Assessing the Interpretation of Criteria for Clinical Trial Eligibility: A Survey of Oncology Investigators
Clinical & Investigative Medicine
OBJECTIVE: To investigate whether eligibility criteria that exclude the elderly, persons with psychiatric disease, and persons with substance abuse problems from participation in randomized controlled trials (RCTs) are subjective and hence a source of variability in enrolment decisions and investigator uncertainty.
DESIGN: Survey questionnaire.
PARTICIPANTS: Cancer investigators from the United States and Canada.
INTERVENTIONS: Investigators were presented with clinical vignettes from 3 patient categories--eligible, ineligible and uncertain--for each of 5 eligibility criteria--3 subjective and 2 objective--and were asked whether they would enrol the patient in a trial and how sure they were of this decision. Demographic characteristics of the investigators were also collected.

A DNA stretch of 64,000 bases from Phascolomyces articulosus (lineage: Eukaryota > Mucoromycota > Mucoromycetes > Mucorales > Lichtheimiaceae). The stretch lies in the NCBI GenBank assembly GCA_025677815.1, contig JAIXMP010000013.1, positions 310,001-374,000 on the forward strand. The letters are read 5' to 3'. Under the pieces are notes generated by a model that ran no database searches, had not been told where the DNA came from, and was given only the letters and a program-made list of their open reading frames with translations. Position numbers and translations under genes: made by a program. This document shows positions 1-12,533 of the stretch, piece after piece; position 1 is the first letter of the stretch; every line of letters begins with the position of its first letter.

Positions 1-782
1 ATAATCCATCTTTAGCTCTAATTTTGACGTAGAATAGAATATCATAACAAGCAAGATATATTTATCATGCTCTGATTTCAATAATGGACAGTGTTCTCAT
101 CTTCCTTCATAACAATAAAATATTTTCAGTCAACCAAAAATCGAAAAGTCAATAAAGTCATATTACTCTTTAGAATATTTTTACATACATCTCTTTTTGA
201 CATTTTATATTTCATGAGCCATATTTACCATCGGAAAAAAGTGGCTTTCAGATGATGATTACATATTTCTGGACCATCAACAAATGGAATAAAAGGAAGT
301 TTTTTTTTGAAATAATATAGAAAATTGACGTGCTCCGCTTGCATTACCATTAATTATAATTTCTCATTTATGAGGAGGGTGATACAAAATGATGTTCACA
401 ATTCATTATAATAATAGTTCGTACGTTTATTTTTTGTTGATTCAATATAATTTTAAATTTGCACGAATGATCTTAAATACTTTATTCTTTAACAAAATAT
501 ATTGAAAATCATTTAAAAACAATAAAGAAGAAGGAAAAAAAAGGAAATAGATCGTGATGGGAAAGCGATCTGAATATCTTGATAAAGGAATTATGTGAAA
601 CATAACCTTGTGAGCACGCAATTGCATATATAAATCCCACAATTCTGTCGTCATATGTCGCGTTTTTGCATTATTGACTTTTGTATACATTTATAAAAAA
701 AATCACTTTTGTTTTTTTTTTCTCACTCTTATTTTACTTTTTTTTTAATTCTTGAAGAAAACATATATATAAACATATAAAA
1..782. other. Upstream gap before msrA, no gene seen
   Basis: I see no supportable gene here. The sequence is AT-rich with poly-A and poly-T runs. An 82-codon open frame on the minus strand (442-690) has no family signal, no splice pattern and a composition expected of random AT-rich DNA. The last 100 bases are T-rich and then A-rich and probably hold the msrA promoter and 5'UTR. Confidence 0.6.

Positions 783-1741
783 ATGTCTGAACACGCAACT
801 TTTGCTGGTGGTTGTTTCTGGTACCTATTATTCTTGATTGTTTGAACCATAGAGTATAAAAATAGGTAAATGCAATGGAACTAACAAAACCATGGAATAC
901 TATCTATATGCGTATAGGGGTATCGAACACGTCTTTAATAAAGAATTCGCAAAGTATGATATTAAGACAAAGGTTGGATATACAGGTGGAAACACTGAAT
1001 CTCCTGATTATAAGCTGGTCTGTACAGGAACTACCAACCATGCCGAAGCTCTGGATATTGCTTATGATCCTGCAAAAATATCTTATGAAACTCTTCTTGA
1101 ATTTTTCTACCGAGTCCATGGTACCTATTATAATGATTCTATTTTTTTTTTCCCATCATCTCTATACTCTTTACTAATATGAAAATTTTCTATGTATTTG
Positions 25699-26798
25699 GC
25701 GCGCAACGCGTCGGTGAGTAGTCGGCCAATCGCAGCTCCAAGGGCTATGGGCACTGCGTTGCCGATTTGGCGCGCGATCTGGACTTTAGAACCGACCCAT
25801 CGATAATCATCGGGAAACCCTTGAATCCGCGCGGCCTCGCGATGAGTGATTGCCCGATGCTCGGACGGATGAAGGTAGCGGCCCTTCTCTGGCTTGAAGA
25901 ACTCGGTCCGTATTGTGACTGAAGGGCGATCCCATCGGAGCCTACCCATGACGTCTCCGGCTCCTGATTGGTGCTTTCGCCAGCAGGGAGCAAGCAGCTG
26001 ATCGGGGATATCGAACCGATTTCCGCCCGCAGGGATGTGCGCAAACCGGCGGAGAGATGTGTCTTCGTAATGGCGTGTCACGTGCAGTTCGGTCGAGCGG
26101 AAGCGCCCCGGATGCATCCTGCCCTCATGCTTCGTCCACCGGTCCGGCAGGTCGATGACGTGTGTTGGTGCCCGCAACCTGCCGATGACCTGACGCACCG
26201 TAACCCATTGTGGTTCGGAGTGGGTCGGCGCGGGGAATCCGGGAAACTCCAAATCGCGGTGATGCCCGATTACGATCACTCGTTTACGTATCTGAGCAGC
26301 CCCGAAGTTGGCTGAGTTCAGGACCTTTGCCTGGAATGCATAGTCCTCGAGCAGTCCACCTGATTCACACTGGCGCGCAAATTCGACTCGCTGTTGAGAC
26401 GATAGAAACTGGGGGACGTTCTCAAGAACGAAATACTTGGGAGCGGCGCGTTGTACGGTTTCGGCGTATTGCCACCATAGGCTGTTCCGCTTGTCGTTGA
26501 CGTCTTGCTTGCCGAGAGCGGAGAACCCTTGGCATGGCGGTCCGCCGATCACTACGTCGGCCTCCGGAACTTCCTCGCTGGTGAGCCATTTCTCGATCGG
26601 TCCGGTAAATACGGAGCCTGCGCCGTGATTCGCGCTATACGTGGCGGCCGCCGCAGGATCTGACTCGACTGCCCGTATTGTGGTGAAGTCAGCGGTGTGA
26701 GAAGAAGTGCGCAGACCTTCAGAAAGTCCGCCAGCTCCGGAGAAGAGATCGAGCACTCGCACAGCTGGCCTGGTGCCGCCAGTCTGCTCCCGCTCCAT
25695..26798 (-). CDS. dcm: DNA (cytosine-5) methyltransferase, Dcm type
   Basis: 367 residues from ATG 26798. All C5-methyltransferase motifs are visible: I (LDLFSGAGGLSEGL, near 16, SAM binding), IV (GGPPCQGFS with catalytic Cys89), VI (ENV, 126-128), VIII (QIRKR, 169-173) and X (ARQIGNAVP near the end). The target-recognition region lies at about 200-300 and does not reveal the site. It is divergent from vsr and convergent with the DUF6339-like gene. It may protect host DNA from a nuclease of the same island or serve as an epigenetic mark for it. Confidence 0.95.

OUTCOME MEASURES: The difference in enrolment decisions between subjective and objective criteria, and the difference in the certainty associated with these decisions.
RESULTS: Of 365 questionnaires sent out, 224 usable ones were returned. Compared with the objective criteria, the subjective criteria were associated with more variable enrolment decisions (p = 0.07 for the "eligible" scenario and p = 0.0001 for the "ineligible" and "uncertain" scenarios), and investigators were less sure about the decisions they made (p = 0.0001 for all scenarios). Demographic characteristics of the investigators failed to explain the observed differences.
CONCLUSIONS: Subjective eligibility criteria may interfere with the conduct and interpretation of RCTs and, therefore, their use ought to be justified explicitly in the study protocol. RCT designers, funding agencies and research ethics boards have an important role in reviewing eligibility criteria for their necessity.